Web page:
I checked on the pomegranate rinds and worried if I would have enough, even after skinning eight huge fruit, to dye ten large beautiful sheets of hanji. I'll find out in the coming days.
Today was another up-to-the-eyeballs day of meetings, though all four were great. The morning took me to Waterloo again and the massive construction happening in front of Barry's amazing printshop that is not in use right now.
This is the least impressive image from the whole shop. Two large spaces, the interiors in beautiful shape, tons of presses (litho, letterpress, etching, linotype), lots of type that includes Hebrew wood type and Chinese type, gorgeous furniture including an old wooden high chair, street level, tons of natural light. Completely not being used. Too many spaces like this in this town! Not enough people to turn this gold into gold.
Then I had a lovely meeting at CIA with Lisa, who was full of excitement and praise about my work. That kind of feedback is such a treat, even though now my load of paperwork has increased exponentially. Oh, the fall with its deadlines and snapping back into the reality of the hustle! I was happy, though, because I was able to navigate on my own without getting turned around AND found a good parking spot. Afterwards, I headed further west to meet Mimi and tour the Transformer Station as well as give each other support as artists here and now. I brought her back to the Morgan for a tour and mosquito bites (I hope she still comes back!) before touring the Rainey Institute and hanging with kids. That is an amazing space with remarkable programming: homework activities, snacks from the food bank, art, dance, drama, music, and daily after-school support. About a five minute walk from the studio!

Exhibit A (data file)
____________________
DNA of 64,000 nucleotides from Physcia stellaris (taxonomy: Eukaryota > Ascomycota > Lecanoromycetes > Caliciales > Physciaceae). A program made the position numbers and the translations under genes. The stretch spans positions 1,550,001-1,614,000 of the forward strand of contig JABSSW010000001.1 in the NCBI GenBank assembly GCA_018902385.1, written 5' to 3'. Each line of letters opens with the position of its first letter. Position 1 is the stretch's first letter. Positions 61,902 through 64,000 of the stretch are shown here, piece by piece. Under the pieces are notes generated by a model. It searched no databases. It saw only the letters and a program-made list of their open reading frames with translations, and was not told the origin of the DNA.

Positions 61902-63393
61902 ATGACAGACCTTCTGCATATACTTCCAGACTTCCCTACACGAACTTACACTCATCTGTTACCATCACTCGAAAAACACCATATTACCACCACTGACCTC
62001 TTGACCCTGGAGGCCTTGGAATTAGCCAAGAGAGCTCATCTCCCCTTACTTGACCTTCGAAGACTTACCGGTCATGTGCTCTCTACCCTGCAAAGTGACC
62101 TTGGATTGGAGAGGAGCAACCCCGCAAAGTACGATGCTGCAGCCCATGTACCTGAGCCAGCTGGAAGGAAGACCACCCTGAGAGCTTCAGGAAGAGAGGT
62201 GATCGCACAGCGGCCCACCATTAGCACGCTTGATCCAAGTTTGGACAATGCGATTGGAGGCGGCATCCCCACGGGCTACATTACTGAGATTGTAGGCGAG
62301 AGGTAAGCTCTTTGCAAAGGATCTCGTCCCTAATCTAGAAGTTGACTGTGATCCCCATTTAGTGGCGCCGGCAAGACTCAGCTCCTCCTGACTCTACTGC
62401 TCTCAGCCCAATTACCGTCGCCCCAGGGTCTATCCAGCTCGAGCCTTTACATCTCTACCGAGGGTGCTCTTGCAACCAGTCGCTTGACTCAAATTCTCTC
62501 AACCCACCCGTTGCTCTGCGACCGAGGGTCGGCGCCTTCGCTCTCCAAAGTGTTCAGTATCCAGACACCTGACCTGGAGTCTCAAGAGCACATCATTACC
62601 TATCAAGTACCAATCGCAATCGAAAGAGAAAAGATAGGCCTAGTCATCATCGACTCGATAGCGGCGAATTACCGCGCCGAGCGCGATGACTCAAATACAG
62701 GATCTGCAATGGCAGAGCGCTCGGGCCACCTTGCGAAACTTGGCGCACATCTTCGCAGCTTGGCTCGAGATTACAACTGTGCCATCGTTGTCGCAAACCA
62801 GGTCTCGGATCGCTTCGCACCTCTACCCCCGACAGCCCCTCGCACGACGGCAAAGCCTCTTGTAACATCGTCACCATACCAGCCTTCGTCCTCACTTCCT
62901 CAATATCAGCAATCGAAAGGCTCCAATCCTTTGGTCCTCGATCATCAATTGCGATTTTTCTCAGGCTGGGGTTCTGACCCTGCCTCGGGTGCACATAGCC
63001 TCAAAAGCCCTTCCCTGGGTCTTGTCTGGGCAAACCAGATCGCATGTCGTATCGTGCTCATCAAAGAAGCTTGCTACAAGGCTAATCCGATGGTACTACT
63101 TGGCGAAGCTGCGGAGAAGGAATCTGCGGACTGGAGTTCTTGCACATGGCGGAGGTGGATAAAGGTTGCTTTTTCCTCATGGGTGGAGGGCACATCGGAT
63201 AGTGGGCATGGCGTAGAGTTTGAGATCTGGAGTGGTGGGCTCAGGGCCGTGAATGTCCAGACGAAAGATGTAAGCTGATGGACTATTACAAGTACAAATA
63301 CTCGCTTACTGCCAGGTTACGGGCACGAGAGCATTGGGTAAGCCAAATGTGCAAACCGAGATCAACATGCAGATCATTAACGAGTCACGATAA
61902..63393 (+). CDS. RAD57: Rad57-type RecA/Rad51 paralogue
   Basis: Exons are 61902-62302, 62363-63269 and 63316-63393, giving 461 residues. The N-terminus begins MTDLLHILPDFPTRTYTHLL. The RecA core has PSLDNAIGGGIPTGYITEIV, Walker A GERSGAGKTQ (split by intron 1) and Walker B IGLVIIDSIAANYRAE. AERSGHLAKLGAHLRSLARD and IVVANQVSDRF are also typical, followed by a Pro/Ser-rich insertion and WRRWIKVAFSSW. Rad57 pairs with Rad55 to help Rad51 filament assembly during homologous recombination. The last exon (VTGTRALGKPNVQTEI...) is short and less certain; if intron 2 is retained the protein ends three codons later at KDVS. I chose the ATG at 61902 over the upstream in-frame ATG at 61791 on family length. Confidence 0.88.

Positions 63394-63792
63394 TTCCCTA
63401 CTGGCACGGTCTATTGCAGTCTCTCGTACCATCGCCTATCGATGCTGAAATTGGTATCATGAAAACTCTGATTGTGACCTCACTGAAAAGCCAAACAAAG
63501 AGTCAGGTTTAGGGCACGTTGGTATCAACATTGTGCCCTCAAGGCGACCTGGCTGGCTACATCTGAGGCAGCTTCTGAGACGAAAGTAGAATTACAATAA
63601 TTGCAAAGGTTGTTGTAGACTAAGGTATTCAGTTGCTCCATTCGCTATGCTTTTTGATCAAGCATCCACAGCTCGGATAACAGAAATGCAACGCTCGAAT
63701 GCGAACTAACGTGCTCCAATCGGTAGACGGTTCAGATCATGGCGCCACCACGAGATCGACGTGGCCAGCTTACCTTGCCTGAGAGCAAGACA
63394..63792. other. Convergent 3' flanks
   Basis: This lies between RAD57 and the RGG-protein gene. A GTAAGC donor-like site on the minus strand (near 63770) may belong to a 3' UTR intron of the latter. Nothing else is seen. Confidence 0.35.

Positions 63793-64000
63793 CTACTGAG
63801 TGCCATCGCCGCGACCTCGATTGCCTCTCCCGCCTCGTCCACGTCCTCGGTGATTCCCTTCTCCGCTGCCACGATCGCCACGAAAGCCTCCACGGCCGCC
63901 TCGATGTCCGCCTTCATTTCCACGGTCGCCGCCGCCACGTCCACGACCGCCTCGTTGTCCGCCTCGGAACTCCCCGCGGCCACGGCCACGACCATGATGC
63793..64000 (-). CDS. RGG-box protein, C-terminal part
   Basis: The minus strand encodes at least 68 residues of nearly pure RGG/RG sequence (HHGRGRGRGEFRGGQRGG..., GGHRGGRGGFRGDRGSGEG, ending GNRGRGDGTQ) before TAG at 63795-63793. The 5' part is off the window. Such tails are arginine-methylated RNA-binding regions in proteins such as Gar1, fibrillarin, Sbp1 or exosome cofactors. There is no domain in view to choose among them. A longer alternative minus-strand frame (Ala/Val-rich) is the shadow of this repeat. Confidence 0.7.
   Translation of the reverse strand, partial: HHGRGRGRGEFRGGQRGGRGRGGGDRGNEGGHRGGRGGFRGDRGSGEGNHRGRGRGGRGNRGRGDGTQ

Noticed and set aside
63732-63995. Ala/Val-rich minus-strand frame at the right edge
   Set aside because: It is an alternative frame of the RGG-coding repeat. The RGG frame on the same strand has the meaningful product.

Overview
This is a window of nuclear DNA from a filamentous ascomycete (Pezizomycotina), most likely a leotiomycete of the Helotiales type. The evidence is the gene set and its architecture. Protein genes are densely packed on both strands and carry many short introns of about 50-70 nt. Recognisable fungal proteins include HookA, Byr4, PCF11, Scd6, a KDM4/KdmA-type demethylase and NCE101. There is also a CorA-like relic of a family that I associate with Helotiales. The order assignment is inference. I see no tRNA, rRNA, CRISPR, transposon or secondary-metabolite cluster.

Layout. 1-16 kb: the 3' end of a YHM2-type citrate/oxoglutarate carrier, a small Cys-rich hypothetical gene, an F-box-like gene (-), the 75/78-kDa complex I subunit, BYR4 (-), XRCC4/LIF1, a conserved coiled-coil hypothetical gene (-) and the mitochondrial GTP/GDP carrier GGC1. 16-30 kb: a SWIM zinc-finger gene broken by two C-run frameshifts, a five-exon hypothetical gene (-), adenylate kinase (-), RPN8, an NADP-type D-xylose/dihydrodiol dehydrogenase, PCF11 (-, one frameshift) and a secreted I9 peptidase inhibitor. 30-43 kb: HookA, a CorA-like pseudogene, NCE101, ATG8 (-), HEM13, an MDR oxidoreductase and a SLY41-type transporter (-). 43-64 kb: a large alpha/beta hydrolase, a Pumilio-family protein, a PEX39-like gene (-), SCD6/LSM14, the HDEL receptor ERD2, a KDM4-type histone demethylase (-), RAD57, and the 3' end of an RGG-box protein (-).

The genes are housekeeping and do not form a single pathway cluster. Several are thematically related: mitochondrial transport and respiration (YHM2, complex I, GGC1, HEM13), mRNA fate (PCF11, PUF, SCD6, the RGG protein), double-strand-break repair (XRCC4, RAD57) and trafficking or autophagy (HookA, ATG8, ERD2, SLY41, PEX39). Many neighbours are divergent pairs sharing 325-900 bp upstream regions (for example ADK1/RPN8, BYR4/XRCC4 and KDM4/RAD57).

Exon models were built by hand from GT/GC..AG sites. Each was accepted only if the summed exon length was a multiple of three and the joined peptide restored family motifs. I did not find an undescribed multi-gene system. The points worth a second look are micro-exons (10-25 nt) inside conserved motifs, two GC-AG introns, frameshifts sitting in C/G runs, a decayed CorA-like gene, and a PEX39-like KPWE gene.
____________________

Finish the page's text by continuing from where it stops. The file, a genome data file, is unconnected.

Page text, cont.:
Now that this larger loose shifu piece is done, I have no excuses for avoiding my homework: more apps than I can count, and two articles to write. And a full moon looming.

Tuesday, September 17, 2013

Small milestones

Today, I visited the Nature Center at Shaker Lakes. The trails are ultra short, which is good when you don't really know what you are looking for. I only wish it was a little more quiet. The lawn-mowing and weed-wacking machines were out in full force.
Some things never change!
Wherever there are humans, there are typos.
 As much as I'd like to deny it, the fall is upon us and September half over.
 The view from the parked car: a milkweed welcome!
Just yesterday or the day before, I noticed that the views on my YouTube channel were close to a million. Now they're well over that benchmark! I still find it amazing, knowing that most of the views come from my jiseung video. If I could just get over the first big writer's block, I could see the mountains that lie ahead in the jiseung research. In the meantime, these kinds of days, cool in the shade and warm in the sun, are a blessing.

Back to basics

After doing morning admin yesterday, it suddenly passed noon and I felt too cold and isolated to stay home any longer: off to the studio! It was nice to see the familiar Monday faces and then new ones, a couple of my students from a couple of years ago, making paper. I finally decided on one version of my samples, re-wove the bottom left corner b&w one, and made two new kaki ones after spinning some paper that flew over to me from NY. It was much easier to spin the kaki-dyed paper after getting it damp and rolling it on my thigh before going to the bobbin winder.
Then a couple more rounds on this one, though it's slow going and I could see that when I work with tired hands, it really shows. The piles of work are still like boulders but I may still run away from it for new adventures today.

p.s. - Frank is opening his new studios on Friday, Oct 11 (4-8pm) in Dillsboro, NC! The Open House will celebrate the new printing/binding and paper studios of SpeakEasy Press/Frank Brannon. Refreshments, Old Time banjo music, and open shops by all, here.

Sunday, September 15, 2013